by Alex Feit
Hike mountains. Chop trees for firewood for the night. Camp overnight in the woods in two foot snow, then try to find your way back home using little more than a compass, a map, and your knowledge of the outdoors.
Speak a little Spanish, then, go to Advanced Placement (AP) United States History and do your IDs. Rinse and repeat.
For several seniors at this school, the process described above was part of their daily routines at various semester-long educational programs during the second semester of last year. While usually reserved for college students, semester-long programs such as these are popular among North students who are in search of more diverse academic experiences.
For many students who participated in a semester educational program, becoming convinced that such trips were viable options during the important junior year of high school took a fair amount of time.
Senior Sam Mayer, who attended Milton Academy’s Mountain School in Vershire, Vermont, said, “At first I was reluctant to apply to the program, thinking that it seemed too good to be true. The non-academic part of the school seemed perfect for me, but I was worried about falling behind with schoolwork.”
Even for those who were intent on signing up for a program early on, such as senior Amelia Williams, who studied in Vallenar, Chile under the Youth for Understanding-USA (YFR-USA), found it challenging to attend their programs in other respects.
“I found out about my program through very extensive research, and the idea of studying abroad in high school was exciting to me, but my parents were extremely apprehensive of the idea,” Williams said. “It took a while to convince them.”
Yet, these concerns were quickly allayed when attendees arrived at their respective institutions, and they instead found themselves having experiences that they would not forget.
“A lot of people who go to semester schools are looking for something different than their normal lives, but I’m actually pretty happy at North,” said senior Matt Thacker, who attended the High Mountain Institute (HMI) in Leadville, Colorado. “I just thought, and was correct, that HMI sounded way better. So I went. And it was.”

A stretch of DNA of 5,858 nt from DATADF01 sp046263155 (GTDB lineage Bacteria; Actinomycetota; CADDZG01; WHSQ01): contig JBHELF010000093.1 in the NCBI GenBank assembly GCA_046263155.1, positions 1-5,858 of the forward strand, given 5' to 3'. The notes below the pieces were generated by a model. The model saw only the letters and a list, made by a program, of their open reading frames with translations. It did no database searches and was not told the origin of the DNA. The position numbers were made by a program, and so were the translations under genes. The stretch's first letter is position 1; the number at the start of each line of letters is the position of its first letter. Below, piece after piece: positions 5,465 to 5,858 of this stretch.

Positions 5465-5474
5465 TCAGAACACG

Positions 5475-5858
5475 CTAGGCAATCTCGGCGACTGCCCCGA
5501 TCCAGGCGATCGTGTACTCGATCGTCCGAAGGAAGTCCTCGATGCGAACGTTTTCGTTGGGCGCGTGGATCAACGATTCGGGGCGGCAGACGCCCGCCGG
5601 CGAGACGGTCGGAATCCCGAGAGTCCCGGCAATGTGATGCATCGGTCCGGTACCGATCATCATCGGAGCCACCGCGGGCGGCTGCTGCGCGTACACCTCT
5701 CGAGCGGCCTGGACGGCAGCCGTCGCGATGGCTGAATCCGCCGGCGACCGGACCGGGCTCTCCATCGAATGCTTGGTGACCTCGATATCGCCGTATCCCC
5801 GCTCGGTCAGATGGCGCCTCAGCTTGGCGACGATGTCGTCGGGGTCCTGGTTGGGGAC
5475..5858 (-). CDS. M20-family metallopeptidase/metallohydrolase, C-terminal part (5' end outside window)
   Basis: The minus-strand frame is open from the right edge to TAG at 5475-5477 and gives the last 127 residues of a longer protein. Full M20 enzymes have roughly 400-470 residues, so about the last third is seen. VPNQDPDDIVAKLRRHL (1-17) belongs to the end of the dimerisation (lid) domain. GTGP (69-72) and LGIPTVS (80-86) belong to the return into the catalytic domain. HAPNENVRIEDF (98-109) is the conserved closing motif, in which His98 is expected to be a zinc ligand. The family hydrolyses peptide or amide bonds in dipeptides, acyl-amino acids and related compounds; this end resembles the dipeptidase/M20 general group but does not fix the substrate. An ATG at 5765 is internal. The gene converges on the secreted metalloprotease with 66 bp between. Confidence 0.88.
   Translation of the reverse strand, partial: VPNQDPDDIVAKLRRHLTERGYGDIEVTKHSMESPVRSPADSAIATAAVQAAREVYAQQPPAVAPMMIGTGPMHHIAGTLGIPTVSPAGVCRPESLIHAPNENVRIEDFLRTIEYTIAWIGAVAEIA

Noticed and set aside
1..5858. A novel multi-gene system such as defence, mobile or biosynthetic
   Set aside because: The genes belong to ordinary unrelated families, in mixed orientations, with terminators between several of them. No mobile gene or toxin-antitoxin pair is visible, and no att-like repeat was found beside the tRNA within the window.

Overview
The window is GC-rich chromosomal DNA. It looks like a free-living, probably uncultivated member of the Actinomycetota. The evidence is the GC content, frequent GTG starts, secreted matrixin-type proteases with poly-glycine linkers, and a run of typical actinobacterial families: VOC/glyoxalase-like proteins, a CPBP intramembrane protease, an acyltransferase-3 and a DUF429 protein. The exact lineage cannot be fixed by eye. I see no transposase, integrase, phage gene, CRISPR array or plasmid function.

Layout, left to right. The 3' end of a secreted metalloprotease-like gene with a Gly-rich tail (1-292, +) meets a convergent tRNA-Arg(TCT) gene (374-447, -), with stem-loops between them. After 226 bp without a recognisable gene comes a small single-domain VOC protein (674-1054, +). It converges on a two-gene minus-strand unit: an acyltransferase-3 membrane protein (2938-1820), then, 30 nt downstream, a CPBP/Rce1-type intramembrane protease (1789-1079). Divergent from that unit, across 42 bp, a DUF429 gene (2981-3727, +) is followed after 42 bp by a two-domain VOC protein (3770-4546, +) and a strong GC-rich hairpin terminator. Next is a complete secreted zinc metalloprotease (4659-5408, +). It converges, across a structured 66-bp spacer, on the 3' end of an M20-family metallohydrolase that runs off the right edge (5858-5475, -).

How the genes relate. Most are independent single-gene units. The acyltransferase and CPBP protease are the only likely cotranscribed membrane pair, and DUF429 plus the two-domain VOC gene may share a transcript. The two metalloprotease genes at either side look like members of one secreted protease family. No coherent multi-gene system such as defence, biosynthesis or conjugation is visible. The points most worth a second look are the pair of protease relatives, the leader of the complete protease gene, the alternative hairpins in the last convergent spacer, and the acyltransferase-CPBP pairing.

At a basic level, semester-long educational programs are not vacations. Rather, they are remarkably similar in structure and rigor to a normal high school, according to Jesse Metzger, who also attended HMI.
Classes at the High Mountain Institute and at The Mountain School are all offered at an honors level, replete with the traditional means of gauging performance—such as tests and essays—along with the slew of AP subjects that are traditionally offered elsewhere.
However, the way that the material of a subject is presented is generally augmented and supplemented by the unique surroundings of the school’s location itself.
According to Mayer, the academic life at the Mountain School is heavily intertwined with the study of the environment.
For example, in the AP Environmental Science class in which Mayer was enrolled, he was required to study the area around the school for insight into the actual process researchers take to study the environment.
“Everyone chose a science site somewhere on campus. Throughout the semester, we worked to figure out the history of that site from the 1700s to the present by observing and exploring the land, using tree rings, soil samples, and a variety of other techniques we learned in class,” Mayer said.
At HMI, Metzger shared a similar bond with the outdoors, which allowed for several nontraditional means of study.
“For our final exam in science, our teacher drove us into the hills and hiked us about a mile up to the site of an old, decaying mine with a view of the whole valley. We were overlooking all the geology and ecosystems we had spent the semester studying,” Metzger said.